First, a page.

You are right, the shape of those trees is very interesting! In his landscape paintings, Diego Rivera focused on plant life and terrain that were unique to Mexico, and he created a contrast here between the harsh rocks and dry trees and the soft, blue sky behind them. The word "copalli" refers to a species of tropical tree whose resins (like sap) are used for incense, varnish, and ink. Their fragrant incense, in particular, was used for ceremonial purposes in pre-Columbian Middle America -- so Rivera was making a reference to Mexican history and heritage.
Was Diego Rivera influenced by Dalí? Or the other way around? This reminds me of "Persistence of Memory."
We don't have any notes that suggest that either of the artists were influenced by each other in this work but I see what you mean about the bare and twisted tree branches. They're almost human-like in their forms. Dali and Rivera were definitely contemporaries, although I don't think they ever spent time together.
This looks rather sensuous!
Hello! Yeah, I can see that aspect in Diego Rivera's work, too. These trees are native to Mexico and their sap is used to make incense used in ceremonies.
What makes you think it looks sensuous?
Looks like a penis on the left and a vagina on the right.
Copal trees do branch like that naturally, but I think your response is also a very valid way to view the work.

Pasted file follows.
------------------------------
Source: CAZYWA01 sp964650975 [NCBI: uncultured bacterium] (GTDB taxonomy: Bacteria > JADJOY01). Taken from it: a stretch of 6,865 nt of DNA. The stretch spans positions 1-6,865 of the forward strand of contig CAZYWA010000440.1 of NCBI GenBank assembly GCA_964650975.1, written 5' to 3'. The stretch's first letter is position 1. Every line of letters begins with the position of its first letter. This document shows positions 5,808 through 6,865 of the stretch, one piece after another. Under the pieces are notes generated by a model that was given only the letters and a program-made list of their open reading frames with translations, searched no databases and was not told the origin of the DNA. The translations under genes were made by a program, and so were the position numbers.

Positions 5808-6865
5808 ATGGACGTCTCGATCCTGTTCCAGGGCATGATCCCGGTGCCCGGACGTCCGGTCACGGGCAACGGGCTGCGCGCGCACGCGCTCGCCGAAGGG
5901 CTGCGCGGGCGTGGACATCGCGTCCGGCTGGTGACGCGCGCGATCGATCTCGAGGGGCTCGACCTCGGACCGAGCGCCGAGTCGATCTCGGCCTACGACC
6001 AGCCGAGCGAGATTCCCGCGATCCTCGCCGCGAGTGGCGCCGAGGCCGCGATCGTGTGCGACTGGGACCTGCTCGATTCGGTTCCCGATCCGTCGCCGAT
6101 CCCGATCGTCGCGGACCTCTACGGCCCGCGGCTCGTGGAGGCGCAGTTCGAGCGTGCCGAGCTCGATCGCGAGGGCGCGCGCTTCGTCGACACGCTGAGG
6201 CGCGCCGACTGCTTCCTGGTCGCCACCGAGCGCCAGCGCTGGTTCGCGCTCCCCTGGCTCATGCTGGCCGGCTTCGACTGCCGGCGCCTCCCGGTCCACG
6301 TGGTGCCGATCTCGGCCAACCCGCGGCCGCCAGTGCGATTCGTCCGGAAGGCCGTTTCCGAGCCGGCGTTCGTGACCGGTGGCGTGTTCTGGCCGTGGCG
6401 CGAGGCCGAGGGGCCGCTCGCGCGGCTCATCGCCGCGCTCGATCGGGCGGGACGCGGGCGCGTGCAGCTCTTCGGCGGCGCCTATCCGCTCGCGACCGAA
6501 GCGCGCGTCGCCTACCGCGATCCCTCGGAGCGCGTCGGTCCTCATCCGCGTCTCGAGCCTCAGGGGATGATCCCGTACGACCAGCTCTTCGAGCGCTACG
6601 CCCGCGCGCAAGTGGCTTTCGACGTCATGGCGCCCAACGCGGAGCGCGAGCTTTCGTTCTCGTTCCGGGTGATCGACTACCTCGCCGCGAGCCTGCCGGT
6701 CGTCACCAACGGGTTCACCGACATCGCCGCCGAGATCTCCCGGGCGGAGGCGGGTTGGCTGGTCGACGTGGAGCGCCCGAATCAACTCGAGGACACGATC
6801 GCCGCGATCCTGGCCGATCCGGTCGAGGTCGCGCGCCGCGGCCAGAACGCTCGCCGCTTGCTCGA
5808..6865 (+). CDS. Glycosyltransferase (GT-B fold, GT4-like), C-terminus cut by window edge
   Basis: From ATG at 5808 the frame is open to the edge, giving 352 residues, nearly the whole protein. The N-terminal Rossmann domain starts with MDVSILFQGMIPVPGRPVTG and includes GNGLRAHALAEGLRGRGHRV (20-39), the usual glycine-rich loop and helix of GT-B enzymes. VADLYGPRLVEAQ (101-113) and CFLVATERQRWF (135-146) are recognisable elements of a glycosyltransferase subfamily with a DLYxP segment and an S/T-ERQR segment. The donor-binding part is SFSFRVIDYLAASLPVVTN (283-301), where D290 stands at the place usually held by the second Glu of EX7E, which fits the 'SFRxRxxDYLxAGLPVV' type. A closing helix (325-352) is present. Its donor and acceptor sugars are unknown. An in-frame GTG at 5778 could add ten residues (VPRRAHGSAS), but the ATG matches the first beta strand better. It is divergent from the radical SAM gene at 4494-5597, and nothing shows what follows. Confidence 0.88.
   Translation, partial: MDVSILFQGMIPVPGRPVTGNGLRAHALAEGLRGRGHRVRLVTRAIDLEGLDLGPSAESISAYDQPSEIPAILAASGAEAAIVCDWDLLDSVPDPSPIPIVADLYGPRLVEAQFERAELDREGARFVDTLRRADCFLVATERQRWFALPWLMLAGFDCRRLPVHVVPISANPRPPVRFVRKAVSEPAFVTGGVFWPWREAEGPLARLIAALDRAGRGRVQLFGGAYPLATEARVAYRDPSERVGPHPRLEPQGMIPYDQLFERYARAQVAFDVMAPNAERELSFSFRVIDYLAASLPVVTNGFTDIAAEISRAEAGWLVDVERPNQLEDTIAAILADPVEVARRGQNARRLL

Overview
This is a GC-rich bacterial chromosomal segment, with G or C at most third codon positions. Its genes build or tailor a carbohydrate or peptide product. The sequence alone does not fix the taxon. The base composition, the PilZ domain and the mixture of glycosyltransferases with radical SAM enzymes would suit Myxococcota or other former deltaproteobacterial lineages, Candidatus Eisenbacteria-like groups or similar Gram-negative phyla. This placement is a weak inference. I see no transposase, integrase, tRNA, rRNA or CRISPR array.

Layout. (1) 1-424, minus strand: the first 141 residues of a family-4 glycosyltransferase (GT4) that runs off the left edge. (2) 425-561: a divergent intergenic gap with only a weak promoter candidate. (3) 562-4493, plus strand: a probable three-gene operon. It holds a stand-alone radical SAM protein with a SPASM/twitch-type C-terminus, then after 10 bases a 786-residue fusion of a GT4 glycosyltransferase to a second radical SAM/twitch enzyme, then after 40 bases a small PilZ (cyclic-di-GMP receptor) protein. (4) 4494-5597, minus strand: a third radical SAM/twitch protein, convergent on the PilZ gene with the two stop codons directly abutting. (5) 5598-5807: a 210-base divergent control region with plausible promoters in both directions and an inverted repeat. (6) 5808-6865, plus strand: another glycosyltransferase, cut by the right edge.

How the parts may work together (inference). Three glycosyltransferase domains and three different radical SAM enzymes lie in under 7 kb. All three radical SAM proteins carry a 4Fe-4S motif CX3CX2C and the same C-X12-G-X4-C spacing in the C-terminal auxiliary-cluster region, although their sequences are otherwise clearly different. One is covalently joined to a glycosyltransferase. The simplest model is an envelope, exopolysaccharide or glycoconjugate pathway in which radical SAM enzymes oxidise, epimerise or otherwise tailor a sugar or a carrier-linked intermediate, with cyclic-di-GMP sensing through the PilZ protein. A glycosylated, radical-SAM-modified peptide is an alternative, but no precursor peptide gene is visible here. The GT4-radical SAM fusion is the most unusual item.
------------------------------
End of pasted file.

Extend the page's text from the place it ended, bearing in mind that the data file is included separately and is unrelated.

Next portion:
Why is a Mexican artist's work shown in the American art section?
That is a great question. In our galleries you might notice America is used not to refer not only to the United States, but to all the Americas. You'll see several works by Canadian, Mexican and South American artists on view.
The hope is to expand the definition beyond just the borders of the United States of America but to expand it to all of North, Central, and South America, including the "First Peoples" who inhabited the continents.
Why is this art?
Especially from the 1870s onward (Rivera's Copali was painted in 1937), whether or not something is considered "art" has a lot to do with how the creator intended the work. Debates over the definition and character of art heightened in the wake of the Whistler-Ruskin trial, in which painter James Whistler sued critic John Ruskin for libel after Ruskin claimed his abstract work was a scam. Whistler chose to create “art for art’s sake,” preferring the visual sensation of a work over it’s narrative content. Diego Rivera was a very famous painter who led the Mexican Muralist movement, wherein he promoted pride in native Mexican traditions and culture - so in painting the native Copali tree he actually presents to us an icon of pre-Columbian Mexico. This piece boasts both a more minimal, modernist composition as well as a strong ideological message.